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HAWKINS v. SHERIFF

October 6, 2005.

HOMER E. HAWKINS, Plaintiff,
v.
MARIN SHERIFF; et al., Defendants.



The opinion of the court was delivered by: SUSAN ILLSTON, District Judge

ORDER OF DISMISSAL WITH LEAVE TO AMEND

INTRODUCTION

Homer E. Hawkins, currently in custody at the San Mateo County Jail, filed this pro se civil rights action under 42 U.S.C. § 1983 in 2003, concerning events in 2002 and 2003 while he was in custody at the Marin County Jail. After determining that Hawkins had three prior qualifying dismissals and could not proceed in forma pauperis, the court dismissed the action without prejudice to Hawkins filing an action for which he paid the full filing fee at the time he filed his complaint. Hawkins appealed. The Ninth Circuit reversed the dismissal because the court had counted as a prior dismissal the dismissal of a habeas action filed by Hawkins which was not allowed under Andrews v. King, 398 F.3d 1113 (9th Cir. 2005), a case decided more than a year after this court's dismissal order was issued. The case file was returned from the Ninth Circuit last week, and it is now time to resume the case where it stopped, i.e., at the initial review stage. The complaint is now before the court for initial review under 28 U.S.C. § 1915A.

  BACKGROUND Hawkins' complaint in this action was very poorly written. He listed the primary defendant as "don't know" and the additional defendants as "none," although on the cover page he listed the defendants as the Marin Sheriff, chief of police, jail commander, and "the officer's employees". See Complaint, pp. 1, 3. Hawkins alleged in his complaint that a county officer was "doing thing's" and a "count officer threaten to do more because I have been fileing `grievances.'" Complaint, p. 3 (spelling and grammatical errors in source). Hawkins further alleged that he had filed numerous grievances about his legal materials being opened, thrown around his cell and disappearing. Hawkins further alleged that he had been threatened that the problems would continue if he did not stop writing grievances. He further alleged that his mail (that might have been legal mail) was returned because he was indigent. He requested this court to order officials at the jail to stop violating his rights.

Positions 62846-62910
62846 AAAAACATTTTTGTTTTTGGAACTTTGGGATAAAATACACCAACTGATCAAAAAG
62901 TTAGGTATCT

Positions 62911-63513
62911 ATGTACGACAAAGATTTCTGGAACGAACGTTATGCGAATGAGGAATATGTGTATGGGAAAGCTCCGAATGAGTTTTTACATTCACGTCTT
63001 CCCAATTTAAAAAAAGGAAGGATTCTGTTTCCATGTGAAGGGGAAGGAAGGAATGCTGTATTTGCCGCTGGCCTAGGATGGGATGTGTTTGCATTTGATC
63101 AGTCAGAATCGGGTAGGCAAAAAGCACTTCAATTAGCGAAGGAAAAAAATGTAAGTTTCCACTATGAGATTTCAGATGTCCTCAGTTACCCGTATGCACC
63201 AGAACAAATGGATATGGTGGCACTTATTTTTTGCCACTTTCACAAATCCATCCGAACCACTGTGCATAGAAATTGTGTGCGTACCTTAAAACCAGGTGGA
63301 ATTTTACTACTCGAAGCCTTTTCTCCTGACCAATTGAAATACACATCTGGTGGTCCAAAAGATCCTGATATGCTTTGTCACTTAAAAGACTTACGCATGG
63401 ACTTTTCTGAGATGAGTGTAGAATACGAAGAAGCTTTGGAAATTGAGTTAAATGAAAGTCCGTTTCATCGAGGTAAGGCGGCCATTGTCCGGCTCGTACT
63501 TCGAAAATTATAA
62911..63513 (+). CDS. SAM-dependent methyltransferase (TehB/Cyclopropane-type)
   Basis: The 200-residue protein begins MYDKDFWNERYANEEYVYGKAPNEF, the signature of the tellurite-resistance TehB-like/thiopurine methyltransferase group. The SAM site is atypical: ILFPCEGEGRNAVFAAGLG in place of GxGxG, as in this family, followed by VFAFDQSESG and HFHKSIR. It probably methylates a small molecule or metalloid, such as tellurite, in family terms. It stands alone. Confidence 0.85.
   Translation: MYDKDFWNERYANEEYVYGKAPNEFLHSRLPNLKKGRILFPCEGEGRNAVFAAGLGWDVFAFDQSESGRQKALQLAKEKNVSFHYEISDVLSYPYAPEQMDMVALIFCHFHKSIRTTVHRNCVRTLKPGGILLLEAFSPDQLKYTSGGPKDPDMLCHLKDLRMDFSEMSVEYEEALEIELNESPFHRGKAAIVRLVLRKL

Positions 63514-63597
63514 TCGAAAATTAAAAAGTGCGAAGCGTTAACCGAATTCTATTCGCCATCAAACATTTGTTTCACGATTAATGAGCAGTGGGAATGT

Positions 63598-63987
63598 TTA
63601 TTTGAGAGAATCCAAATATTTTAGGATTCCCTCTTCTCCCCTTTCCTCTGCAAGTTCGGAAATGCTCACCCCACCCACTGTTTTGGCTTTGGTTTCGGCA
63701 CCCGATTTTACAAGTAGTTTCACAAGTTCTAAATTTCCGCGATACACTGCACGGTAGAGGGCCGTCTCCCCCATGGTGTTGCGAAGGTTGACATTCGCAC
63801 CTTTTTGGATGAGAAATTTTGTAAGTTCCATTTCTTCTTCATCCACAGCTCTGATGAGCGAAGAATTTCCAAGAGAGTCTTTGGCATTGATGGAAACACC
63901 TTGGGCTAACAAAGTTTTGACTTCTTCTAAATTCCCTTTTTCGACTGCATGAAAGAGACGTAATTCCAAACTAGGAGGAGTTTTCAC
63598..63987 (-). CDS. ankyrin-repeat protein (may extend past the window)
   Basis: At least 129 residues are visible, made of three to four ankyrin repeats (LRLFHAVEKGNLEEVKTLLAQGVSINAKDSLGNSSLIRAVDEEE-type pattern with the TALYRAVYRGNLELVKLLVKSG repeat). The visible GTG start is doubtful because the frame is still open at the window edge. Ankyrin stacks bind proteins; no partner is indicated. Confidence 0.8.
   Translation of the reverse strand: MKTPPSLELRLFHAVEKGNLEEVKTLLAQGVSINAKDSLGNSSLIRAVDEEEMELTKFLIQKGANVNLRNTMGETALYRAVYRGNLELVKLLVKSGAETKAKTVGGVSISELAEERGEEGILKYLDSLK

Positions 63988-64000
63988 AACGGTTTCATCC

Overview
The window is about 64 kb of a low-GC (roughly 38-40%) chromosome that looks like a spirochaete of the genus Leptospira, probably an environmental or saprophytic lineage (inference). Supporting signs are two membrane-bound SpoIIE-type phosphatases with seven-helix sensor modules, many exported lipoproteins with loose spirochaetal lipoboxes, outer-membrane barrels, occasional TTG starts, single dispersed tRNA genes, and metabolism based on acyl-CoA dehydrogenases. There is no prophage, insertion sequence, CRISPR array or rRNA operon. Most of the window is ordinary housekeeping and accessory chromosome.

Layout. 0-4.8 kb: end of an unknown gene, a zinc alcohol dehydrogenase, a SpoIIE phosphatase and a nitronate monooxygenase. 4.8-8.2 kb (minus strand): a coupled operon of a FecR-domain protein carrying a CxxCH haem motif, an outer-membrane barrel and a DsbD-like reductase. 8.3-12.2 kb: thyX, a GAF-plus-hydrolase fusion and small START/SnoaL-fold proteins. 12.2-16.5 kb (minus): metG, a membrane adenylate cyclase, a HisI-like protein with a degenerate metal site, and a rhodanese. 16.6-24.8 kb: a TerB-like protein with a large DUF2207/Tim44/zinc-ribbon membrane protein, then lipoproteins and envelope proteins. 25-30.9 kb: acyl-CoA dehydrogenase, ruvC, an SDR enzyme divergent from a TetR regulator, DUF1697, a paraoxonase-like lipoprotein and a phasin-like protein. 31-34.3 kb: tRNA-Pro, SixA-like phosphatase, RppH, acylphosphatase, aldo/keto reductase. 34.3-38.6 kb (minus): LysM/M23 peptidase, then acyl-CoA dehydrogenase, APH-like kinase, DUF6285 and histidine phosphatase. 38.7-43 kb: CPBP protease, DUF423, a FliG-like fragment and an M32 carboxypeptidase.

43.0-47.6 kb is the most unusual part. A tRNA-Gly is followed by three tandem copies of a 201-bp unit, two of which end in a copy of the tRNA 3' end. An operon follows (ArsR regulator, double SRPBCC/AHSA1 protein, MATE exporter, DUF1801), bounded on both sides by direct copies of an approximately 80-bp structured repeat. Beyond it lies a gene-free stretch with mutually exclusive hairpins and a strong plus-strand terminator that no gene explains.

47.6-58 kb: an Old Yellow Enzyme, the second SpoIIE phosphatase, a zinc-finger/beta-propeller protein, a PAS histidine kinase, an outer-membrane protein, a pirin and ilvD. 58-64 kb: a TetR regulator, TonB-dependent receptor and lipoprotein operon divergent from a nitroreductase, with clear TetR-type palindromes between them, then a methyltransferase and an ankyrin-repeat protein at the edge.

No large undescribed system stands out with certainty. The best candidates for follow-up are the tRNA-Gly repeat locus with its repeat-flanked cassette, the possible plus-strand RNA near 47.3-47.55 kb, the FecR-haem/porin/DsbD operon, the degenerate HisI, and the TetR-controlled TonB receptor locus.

A few weeks after he filed his complaint, Hawkins filed a document entitled "Affidavit in support of motion to proceed in forma pauperis and for appointment of counsel/attorney: to amend (civil action/lawsuit): an order compelling discovery: request for production of documents." (Docket # 4.) The "affidavit" appears to be, among other things, an attempt to add new defendants to the action and add claims for violation of privacy rights and the attorney/client privilege based on monitoring of conversations between attorneys and clients, although it is not pled that Hawkins ever was subjected to any such monitoring.

  DISCUSSION

  A. Review Of Complaint

  A federal court must engage in a preliminary screening of any case in which a prisoner seeks redress from a governmental entity or officer or employee of a governmental entity. See 28 U.S.C. § 1915A(a). In its review the court must identify any cognizable claims, and dismiss any claims which are frivolous, malicious, fail to state a claim upon which relief may be granted, or seek monetary relief from a defendant who is immune from such relief. See id. at 1915A(b)(1),(2). Pro se pleadings must be liberally construed. See Balistreri v. Pacifica Police Dep't, 901 F.2d 696, 699 (9th Cir. 1990).

  To state a claim under 42 U.S.C. § 1983, a plaintiff must allege two elements: (1) that a right secured by the Constitution or laws of the United States was violated, and (2) that the violation was committed by a person acting under the color of state law. See West v. Atkins, 487 U.S. 42, 48 (1988).

  The complaint is deficient in several respects and the "affidavit" did not cure the many deficiencies in the complaint. Hawkins must file an amended complaint that takes into consideration the following information.